Medical Ethics Program Director
Aaron Kheriaty, MD is an associate professor of Psychiatry and director of the Program in Medical Ethics at the UC Irvine School of Medicine. He also serves as chair of the clinical ethics committee at UC Irvine Medical Center.
Kheriaty graduated from the University of Notre Dame in philosophy and pre-medical sciences, and earned his medical degree from Georgetown University. He is the author of several books and articles for professional and lay audiences on bioethics, social science and psychiatry.
In addition to articles in peer reviewed journals, his work has been published in The Wall Street Journal, The Washington Post, The Orange County Register, Public Discourse and First Things. He has conducted print, radio and television interviews on bioethics topics with The New York Times, Los Angeles Times, CNN, NPR, ABC, NBC, CBS, Fox and Fusion. He has been invited to address to the California Medical Association, the UC Center in Sacramento, the Sacramento Press Club, and he has testified before the California Senate Health Committee on matters of public policy, bioethics and healthcare.
Medical Humanities Program
Johanna Shapiro, PhD, is a professor in the Department of Family Medicine and Director of the Program in Medical Humanities & Arts at UC Irvine School of Medicine.
As a psychologist and medical educator, she has focused her research and scholarship on the socialization process of medical education, with a special emphasis on the impact of training on student empathy and on the doctor-patient relationship, including physician interactions with “difficult,” stigmatized and culturally diverse patient populations.
Spiritual Care Program
The Spiritual Care Program is run by board-certified chaplain Joseph Nguyen, MDiv, MA, BCC, STD.
Nguyen has liberal arts degrees in Philosophy, Psychology and Religion, as well as extensive training in music, languages and the arts.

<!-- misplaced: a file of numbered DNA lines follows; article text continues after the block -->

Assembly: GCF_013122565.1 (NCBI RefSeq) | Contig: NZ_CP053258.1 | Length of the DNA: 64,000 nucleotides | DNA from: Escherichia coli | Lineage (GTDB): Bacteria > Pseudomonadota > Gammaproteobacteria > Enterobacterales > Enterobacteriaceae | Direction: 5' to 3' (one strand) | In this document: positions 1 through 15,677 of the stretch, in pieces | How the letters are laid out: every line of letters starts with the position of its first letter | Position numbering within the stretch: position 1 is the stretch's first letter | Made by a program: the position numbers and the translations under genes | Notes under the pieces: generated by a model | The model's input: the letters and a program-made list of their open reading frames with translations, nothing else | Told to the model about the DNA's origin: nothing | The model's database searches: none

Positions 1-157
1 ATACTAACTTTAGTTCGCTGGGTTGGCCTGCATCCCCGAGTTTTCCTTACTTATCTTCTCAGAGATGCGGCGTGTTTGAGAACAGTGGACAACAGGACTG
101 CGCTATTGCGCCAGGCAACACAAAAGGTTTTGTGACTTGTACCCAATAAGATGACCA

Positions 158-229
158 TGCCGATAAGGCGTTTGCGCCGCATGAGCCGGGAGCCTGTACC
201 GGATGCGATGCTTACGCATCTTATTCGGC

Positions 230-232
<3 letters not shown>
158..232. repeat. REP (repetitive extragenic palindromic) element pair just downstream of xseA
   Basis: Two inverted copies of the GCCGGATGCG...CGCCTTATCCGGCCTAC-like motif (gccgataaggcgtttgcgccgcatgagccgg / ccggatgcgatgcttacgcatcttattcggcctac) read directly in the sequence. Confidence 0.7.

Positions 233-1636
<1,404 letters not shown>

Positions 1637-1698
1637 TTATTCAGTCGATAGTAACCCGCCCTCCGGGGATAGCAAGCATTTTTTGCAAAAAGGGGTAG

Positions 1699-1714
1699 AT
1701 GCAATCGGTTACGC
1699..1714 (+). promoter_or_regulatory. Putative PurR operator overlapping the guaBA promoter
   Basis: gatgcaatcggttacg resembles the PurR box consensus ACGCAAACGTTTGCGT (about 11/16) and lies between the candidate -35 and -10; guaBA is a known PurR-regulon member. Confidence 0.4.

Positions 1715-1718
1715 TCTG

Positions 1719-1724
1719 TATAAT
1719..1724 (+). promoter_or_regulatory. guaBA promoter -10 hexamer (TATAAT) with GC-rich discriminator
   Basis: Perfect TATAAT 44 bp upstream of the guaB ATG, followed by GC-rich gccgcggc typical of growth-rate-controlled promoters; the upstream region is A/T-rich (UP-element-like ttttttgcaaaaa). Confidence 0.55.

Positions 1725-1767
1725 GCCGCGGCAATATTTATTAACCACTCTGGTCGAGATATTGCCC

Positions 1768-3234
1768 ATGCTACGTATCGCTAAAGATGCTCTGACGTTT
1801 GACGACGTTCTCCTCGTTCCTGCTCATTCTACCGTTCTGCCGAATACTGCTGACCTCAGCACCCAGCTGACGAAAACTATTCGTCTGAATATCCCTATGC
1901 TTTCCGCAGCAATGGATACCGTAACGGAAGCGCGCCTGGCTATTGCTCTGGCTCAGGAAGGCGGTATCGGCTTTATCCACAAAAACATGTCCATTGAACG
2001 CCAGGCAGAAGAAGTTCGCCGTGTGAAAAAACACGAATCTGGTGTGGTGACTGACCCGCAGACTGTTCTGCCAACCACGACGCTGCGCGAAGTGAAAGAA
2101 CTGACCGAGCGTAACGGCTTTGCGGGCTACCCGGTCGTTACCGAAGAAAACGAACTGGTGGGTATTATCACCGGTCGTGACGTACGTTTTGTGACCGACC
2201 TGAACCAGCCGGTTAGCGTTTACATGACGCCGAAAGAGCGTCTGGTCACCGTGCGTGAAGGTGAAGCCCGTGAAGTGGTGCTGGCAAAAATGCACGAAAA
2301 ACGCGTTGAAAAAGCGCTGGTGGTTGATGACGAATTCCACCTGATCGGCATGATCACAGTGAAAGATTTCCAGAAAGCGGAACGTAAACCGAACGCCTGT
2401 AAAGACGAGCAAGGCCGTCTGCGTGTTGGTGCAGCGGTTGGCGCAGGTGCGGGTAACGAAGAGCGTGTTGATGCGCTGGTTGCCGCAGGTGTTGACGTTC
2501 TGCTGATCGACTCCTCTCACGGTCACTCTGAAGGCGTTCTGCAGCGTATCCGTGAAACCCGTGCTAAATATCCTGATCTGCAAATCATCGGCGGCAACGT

He received his doctoral degree in Moral Theology & Biomedical Ethics from Santa Clara University's Jesuit School of Theology in Berkeley, where he specialized in ethical anthropology and the ethics of genetic patenting. Nguyen came to UC Irvine to pioneer the Spiritual Care Program at the medical center after extensive work as clergy, educator and healthcare liaison for the Roman Catholic Diocese of Orange.
Human Kindness Curriculum
Ralph Clayman, MD, former dean of the UC Irvine School of Medicine, is an internationally respected urologist who pioneered minimally invasive surgical techniques that have revolutionized treatment for diseases of the kidney and urinary tract.
He performed the world's first removal of a tumor-bearing kidney through a small incision using a laparoscope. He also perfected the use of cryotherapy to treat renal cancer, as well as other less invasive methods to improve patient outcomes. Clayman has invented more than a dozen devices for performing minimally invasive surgery.
Clayman, who has published more than 400 articles in peer-reviewed journals, is currently leading an effort to implement and study an innovative curriculum for medical students on cultivating kindness and related clinical virtues.
Questions? Contact Program Coordinator Stefanie Yoshii at firstname.lastname@example.org or 714-456-6749.